Great discussion and illuminating for those of us who are still
learning the subtleties of postGres.


To be clear -
I built postgreSQL 8.1 64K bit on solaris 10 a few months ago
and side by side with the 32 bit postgreSQL build saw no improvement. In fact the 64 bit result was slightly lower.

I used  the *same 64 bit S10 OS* for both versions.  I think your
experience makes sense since your change was from 32 to 64 bit Linux.
From my experiment I am surmising that there will not be any file/os/buffer-cache scale up effect on the same OS with postgreSQL 64.
I was testing on a 4 core system in both cases.

William Yu wrote:

Donald Courtney wrote:

in that even if you ran postgreSQL on a 64 bit address space
with larger number of CPUs you won't see much of a scale up
and possibly even a drop.   I am not alone in having the *expectation*

What's your basis for believing this is the case? Why would PostgreSQL's dependence on the OS's caching/filesystem limit scalability? I know when I went from 32bit to 64bit Linux, I got *HUGE* increases in performance using the same amount of memory. And when I went from 2x1P to 2xDC, my average cpu usage % dropped almost in half.

that a database should have some cache size parameter and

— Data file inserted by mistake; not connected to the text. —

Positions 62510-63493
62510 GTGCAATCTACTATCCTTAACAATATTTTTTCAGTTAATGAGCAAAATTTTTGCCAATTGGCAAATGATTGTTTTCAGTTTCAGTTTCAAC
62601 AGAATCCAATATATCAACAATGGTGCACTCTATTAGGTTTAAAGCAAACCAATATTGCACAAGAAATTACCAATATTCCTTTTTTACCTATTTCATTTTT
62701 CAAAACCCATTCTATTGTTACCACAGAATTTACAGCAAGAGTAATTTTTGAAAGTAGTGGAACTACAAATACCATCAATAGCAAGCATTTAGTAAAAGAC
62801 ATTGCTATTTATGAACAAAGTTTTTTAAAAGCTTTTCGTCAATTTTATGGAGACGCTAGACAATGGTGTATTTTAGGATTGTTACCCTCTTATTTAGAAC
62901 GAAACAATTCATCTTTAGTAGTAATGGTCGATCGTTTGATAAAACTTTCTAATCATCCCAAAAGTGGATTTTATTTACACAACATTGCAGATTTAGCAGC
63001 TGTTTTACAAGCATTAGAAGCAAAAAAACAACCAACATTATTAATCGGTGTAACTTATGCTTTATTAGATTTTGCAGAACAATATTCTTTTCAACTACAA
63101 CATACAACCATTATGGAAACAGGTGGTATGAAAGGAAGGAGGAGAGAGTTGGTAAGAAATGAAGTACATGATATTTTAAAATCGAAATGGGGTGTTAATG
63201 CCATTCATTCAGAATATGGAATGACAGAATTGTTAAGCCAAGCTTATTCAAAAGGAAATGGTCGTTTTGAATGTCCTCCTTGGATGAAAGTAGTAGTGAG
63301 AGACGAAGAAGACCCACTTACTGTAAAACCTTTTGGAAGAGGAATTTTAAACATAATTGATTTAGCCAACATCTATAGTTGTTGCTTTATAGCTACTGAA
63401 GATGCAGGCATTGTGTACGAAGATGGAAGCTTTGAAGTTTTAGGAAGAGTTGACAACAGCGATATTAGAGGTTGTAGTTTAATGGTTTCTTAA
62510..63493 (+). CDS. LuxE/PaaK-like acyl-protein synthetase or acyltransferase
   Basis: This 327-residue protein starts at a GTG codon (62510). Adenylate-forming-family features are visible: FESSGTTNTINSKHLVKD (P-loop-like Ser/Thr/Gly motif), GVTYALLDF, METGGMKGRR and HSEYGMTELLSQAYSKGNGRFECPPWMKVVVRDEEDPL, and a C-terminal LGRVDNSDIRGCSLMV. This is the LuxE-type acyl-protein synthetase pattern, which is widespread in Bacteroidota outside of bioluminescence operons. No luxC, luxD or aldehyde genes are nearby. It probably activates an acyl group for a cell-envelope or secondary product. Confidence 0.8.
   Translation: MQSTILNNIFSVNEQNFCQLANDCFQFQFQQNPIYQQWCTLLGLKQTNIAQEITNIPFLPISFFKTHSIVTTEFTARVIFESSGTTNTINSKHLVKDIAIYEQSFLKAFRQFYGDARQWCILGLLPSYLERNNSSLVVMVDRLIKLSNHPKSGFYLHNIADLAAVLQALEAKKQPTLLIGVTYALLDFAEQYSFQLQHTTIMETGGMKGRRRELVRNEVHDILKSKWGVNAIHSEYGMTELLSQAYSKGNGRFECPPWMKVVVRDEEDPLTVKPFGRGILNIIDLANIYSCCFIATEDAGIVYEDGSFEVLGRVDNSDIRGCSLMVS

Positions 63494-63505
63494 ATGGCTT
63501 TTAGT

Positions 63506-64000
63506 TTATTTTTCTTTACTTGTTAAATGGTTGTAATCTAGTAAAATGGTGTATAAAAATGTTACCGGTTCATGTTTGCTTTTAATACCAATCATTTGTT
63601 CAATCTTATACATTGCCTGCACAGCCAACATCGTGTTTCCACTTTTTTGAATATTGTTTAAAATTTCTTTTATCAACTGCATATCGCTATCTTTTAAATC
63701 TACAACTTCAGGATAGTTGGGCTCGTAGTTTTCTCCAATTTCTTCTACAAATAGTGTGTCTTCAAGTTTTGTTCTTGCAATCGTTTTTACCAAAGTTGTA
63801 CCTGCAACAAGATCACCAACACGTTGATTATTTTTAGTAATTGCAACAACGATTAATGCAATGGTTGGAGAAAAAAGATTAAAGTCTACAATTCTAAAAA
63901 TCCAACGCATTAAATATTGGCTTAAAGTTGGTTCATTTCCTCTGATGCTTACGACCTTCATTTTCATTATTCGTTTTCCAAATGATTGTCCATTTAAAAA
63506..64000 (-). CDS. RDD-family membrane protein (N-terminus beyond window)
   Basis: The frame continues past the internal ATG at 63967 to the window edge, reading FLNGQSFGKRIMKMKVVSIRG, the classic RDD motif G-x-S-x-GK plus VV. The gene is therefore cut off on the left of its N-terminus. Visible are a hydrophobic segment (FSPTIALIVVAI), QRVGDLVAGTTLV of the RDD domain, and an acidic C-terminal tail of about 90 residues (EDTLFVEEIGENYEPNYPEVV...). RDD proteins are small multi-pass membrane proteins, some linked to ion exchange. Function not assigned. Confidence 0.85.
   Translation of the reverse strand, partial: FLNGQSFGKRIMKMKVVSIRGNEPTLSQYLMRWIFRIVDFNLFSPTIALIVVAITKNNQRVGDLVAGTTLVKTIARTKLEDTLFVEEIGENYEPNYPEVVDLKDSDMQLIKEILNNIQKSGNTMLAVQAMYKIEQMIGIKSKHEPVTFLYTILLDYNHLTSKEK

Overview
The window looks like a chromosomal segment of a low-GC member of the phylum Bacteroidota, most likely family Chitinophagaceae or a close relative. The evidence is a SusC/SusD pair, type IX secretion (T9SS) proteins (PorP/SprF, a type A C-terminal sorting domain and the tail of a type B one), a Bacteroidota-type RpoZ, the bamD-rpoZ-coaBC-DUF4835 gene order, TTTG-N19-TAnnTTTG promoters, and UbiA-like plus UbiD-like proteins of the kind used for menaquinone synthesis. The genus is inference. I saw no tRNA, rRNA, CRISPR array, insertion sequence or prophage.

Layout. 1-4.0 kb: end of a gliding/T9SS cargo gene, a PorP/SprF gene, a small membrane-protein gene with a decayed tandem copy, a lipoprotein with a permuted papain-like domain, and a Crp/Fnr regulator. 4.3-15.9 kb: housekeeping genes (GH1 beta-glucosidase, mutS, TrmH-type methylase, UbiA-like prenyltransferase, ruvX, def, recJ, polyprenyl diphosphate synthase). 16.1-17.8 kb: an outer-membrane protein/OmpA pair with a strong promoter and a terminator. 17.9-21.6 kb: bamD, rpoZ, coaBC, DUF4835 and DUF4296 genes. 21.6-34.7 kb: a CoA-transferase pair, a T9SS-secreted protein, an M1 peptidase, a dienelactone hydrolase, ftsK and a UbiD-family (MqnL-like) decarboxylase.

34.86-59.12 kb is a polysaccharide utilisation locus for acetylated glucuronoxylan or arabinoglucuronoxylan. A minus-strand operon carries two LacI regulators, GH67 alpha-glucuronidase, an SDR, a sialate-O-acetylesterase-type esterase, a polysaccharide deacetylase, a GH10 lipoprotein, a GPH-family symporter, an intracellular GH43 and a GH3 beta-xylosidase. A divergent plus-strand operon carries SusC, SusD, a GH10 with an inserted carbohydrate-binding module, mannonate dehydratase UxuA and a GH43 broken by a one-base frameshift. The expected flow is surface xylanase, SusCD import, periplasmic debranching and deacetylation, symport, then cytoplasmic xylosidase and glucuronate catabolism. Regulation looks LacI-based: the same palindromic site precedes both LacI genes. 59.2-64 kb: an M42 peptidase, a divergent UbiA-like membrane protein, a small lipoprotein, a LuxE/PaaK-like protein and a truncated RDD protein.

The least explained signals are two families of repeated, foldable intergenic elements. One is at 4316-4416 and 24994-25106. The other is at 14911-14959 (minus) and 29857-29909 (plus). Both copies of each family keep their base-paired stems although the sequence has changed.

the option to skip the file system.   If I use oracle, sybase, mysql
and maxdb they all have the ability to size a data cache and move
to 64 bits.

Josh Berkus has already mentioned this as conventional wisdom as written by Oracle. This may also be legacy wisdom. Oracle/Sybase/etc has been around for a long time; it was probably a clear performance win way back when. Nowadays with how far open-source OS's have advanced, I'd take it with a grain of salt and do my own performance analysis. I suspect the big vendors wouldn't change their stance even if they knew it was no longer true due to the support hassles.

My personal experience with PostgreSQL. Dropping shared buffers from 2GB to 750MB improved performance on my OLTP DB a good 25%. Going down from 750MB to 150MB was another +10%.

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